Home / The Rix & Kay Blog / Transparency in Family Court – changes to Family Procedure Rules
Rebecca Jones

Partner - West Kent (Hadlow)

21st February 2023

The Family Procedure Rules have recently been changed to allow accredited journalists to attend hearings in the Family Court as part of a pilot scheme in Cardiff, Leeds and Carlisle to not only observe, as they have been able to do since 2009, but also to report publicly on what they see and hear. The pilot allows care proceedings that are issued by the children’s services department in each county, to be reported on. In due course the pilot will be extended to include all children hearings, including private law disputes between parents about who children should live with and who they should spend time with.

This change comes following the President of the Family Division, Sir Andrew McFarlane, appointing a review panel in 2019 to investigate transparency. The pilot started on 30 January 2023 and will run for 12 months, after which, if the pilot is successful, transparency rules will extend to all courts across England and Wales.

Changes to the Family Procedure Rules explained

Family Courts deal with the most difficult time in families’ lives, usually involving vulnerable children, and as a result cases are heard in private and journalists have not been allowed to report on them, save for published cases dealing with points of law. The aim of the pilot scheme is to improve transparency and public confidence in the Family Courts, whilst also ensuring families’ identities are protected. The changes should enable journalists to critique the actions of local authorities and the Courts themselves, holding them to account for the decisions made, and should ensure cases are dealt with appropriately and in the best interests of the children involved.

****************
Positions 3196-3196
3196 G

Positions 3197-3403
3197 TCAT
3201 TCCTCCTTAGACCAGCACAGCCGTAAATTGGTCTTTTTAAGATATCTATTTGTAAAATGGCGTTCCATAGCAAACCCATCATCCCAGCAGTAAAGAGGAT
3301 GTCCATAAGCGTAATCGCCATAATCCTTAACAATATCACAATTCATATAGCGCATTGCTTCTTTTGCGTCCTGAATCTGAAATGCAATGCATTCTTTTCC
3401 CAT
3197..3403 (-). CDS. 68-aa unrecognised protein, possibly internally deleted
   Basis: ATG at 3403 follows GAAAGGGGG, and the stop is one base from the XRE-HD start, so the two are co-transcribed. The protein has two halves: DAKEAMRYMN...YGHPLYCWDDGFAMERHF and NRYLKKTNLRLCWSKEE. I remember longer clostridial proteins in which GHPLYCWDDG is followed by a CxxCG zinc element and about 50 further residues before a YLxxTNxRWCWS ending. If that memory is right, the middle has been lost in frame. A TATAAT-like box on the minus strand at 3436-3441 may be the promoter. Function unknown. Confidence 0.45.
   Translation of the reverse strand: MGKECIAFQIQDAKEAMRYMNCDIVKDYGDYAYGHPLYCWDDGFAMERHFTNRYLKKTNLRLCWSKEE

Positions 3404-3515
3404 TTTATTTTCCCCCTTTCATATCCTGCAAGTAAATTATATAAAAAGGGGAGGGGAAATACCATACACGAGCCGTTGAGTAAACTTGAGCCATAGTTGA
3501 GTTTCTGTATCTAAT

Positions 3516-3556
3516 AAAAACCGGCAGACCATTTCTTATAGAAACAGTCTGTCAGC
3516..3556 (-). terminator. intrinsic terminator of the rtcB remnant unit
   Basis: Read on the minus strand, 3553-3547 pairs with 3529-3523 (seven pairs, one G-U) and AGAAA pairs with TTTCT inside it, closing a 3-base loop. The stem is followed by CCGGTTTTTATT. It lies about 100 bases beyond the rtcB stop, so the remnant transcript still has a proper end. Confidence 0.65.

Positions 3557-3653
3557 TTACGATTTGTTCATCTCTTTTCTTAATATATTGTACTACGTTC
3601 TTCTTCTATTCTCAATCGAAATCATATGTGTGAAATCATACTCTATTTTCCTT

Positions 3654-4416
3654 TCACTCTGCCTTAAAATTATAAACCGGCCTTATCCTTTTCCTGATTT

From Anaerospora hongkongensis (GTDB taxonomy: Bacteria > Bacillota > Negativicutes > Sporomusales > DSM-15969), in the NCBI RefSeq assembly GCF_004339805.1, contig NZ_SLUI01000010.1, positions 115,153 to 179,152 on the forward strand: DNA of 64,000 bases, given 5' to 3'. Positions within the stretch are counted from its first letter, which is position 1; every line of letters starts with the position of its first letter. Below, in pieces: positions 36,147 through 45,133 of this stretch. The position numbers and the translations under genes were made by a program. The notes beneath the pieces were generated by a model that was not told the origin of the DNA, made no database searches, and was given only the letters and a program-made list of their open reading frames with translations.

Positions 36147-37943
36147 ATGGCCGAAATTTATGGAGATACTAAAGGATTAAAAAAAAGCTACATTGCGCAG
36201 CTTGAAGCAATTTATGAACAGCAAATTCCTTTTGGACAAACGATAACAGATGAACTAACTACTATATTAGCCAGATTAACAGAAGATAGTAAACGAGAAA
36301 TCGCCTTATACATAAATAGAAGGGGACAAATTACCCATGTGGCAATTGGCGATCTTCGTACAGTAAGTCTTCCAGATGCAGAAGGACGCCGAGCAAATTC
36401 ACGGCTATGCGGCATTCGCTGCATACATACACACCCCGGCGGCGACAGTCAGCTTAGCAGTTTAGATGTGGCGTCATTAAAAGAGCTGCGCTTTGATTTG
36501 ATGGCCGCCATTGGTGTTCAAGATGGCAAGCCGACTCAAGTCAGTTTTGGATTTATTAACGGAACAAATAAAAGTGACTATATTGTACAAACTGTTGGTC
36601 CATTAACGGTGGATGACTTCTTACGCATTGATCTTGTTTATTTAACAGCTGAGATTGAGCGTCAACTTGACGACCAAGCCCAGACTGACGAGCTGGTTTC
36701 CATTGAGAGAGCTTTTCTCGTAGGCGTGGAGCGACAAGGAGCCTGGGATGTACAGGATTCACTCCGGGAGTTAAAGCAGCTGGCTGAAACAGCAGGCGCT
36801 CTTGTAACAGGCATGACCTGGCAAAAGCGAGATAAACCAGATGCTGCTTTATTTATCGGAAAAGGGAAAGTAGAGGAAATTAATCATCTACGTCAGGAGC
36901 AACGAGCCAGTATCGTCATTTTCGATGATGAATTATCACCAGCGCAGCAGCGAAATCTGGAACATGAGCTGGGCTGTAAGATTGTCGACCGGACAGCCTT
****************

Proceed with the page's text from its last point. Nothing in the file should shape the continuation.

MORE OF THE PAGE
Journalists have struggled to report on family law cases for many years, with parents contacting the media describing miscarriages of justice, but no action being permitted, especially since, under the rules, parents are not allowed to speak to anyone about their case, it having been heard in private. This has left the media frustrated and the public unaware of what goes on in this area of law behind the Court’s doors.

Sir Andrew McFarlane has said: “I don’t think there is a crisis of [public] confidence but I think there is a vacuum at the moment. They don’t know what we do, so they can’t be confident.” The changes will allow parties in these cases to talk to journalists and give interviews anonymously, which is a stark improvement for those that want their voices to be heard.

The pilot excludes financial remedy cases on divorce and domestic abuse cases, given the sensitivity of these areas, though in time once the full impact of the pilot is known, transparency rules may be extended.

Some restrictions on reporting remain, and in each case the media wish to attend, the rules on what they may report will be set out in a Transparency Order issued by the Court, ensuring each case is considered on its own facts. All reporting will be anonymous in relation to any children, family members and other specified parties, unless the court orders otherwise.

We are here to help

We understand that it is often at a very difficult time in a person’s life when they need assistance regarding family law. If you would like to discuss any family law matters and seek advice on the different options available to you in your individual circumstances, please get in touch with Rebecca Jones Partner in Rix & Kay’s Family & Divorce team or call 01732 440856. Alternatively, please complete the online form available here: https://www.rixandkay.co.uk/family-and-divorce-law/ after which a member of our team will be in contact to arrange your appointment.